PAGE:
This is our journal of what we pray is our sojourn of life (Hebrews 11:8-10) along the narrow way (Matthew 7:14), even the old paths (Jeremiah 6:16), submitting to the Bible as a light unto both (Psalms 119:105). It is our prayer that these documented moments in our earthly time benefit whom God might choose to edify, but ultimately that God glorifies Himself through them.

On the Road to Agrarianism I Got a Fat Fire

In continuing on a path to the old ways, we are hoping to lessen our reliance upon electricity, which for us right now includes producing light. Typically in the old days light was generated by burning oil (Lev 24:2; Ex 39:37). Interestingly, one of the oils people would use was lard from animals. We have the rendered fat from our pigs that have been butchered; and so, I thought it might be interesting to see if using the lard might work for us.

I discovered that there are things that exist called “fat lamps”, and so I purchased one from over the Internet that was a double, hanging lamp. These don’t have a wick, but apparently a strings from a mop head can be used, a couple of which the neighbors gave me. I put a large tablespoon worth of lard in the little “pan” of the lamp, took a mop string and put it in the lard so that it would be completely covered (the lard needs to be melted just enough to do this), put the lard-coated wick in the spout of the lamp, and lit it. It worked!…sort of — it had a very small flame. I found that if I positioned the wick to stick up in the air a little like a candle, it worked much better. The lard melted as the wick burned; the wick became saturated; and with as much lard as we used, the flame lasted for about three hours.

Here are some pictures of it in action:

Here it is, set in its hanging partner lamp:

After the first test where all of the lard was used, I wanted to see if by just adding more lard the lamp would continue to work. And so, I took another bit of lard and put it in the lamp, trimmed the wick and repositioned it, and then lit it. It was soaked enough with the previous lard that it worked fine; and then as the new lard melted, the lamp continued to burn.

Here it is re-lit, and at night with the electric lights off:

We are thankful for the Lord showing us ways to do things that are fashioned from His direct provisions.

— David


  1. Anonymous

    Wow that works great.. do you know if you can use this in a normal lamp that would take oil?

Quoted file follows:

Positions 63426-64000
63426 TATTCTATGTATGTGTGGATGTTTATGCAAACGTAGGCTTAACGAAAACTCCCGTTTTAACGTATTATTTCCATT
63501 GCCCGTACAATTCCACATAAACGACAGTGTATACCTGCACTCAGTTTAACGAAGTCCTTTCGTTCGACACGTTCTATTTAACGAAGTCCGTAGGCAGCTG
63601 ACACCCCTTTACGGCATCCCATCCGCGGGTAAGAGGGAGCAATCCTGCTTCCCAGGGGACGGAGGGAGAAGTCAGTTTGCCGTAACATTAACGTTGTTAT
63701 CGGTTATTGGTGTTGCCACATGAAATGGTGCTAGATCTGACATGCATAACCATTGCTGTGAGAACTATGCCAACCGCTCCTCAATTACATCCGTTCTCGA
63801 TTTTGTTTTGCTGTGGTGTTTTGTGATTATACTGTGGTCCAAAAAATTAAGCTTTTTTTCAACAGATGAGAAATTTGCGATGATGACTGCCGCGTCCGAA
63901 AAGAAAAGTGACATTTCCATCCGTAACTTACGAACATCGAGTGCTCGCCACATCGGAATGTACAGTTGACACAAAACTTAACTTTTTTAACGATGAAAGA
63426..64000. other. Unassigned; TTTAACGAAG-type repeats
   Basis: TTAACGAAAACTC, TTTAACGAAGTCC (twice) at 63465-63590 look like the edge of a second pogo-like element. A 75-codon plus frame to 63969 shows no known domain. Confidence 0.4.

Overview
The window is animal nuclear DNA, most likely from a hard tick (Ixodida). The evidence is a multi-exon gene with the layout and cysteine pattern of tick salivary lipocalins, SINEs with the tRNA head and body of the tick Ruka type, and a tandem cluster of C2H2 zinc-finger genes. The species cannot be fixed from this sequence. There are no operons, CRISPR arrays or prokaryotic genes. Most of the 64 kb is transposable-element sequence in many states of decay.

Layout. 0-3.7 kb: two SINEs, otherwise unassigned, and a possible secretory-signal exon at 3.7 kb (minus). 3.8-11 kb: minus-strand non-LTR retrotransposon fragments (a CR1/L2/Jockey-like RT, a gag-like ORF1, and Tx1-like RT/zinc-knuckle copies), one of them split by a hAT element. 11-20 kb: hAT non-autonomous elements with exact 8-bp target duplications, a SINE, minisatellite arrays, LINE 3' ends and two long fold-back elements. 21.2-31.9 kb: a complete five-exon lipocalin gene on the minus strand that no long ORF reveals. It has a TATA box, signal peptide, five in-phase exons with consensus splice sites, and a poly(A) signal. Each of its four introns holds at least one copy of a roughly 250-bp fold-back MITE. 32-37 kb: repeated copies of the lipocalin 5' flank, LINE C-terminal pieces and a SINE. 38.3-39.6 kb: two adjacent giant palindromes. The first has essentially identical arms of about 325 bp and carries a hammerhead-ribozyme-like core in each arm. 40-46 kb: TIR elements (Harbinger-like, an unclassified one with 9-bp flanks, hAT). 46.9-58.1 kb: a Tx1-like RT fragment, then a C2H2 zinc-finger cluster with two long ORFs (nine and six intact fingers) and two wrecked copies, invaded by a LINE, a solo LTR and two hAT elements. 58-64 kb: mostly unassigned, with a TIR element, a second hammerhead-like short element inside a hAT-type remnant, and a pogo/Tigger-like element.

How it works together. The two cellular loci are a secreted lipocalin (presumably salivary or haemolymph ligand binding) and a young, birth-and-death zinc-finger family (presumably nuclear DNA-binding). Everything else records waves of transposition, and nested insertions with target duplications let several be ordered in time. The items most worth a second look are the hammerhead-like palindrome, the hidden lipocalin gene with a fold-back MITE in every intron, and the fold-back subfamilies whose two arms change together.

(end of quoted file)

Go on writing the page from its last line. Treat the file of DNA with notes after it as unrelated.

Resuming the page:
2. Anonymous

    Deb, I tried it and didn’t have any success.

    David, check out this link:

    My sister’s a potter and I’m going to see if I can get her to make some of these designs.

    Ya’ll have that wonderful native clay and when I found this site it was the first thing I thought of.


  3. David and Susan Sifford

    Thank you both. I asked Michael, and he suggested because the lard is too viscous to travel up the wick. I did make a little wire wick holder yesterday that’s about an 1 1/4 to 1 1/2 inches tall, and using the other mop string and putting them in a mason jar, it worked with the lard, although I had to thoroughly coat the wick initially in the lard, which meant the lard had to be sort of melted. I used my fingers, and the body heat helped melt the lard while coating the wick.

    Also, thank you for the Web site Judy. Might just have to try making one ourselves one day.

    — David

  4. Abigail

    I confess that I read the post twice and came away wondering what on earth THAT had to do with getting a flat tire on the road to agrarianism! Had a nice chuckle at myself and really enjoyed the post. My wife and I have seen these in Lehman’s and wondered about them. Now we know! We are going to try the mason jar method with some lard we rendered last month! Many thanks!

  5. David and Susan Sifford

    Hello Pilgrim Pundit and thank you.

    I tried taking some baling wire and fashioning it into a little wick holder similar to the Lehman’s one, and it worked well, although the only mason jars we have have no handles. Still, it was cheaper than buying one. And it was pretty easy; you can search the Internet for how to make a wire oil lamp wick holder. I just tried to make sure the coil didn’t stick up too much so it would be closer to the lard at the bottom, although I suppose if you keep enough lard in the jar, that might not be as important.

    — David

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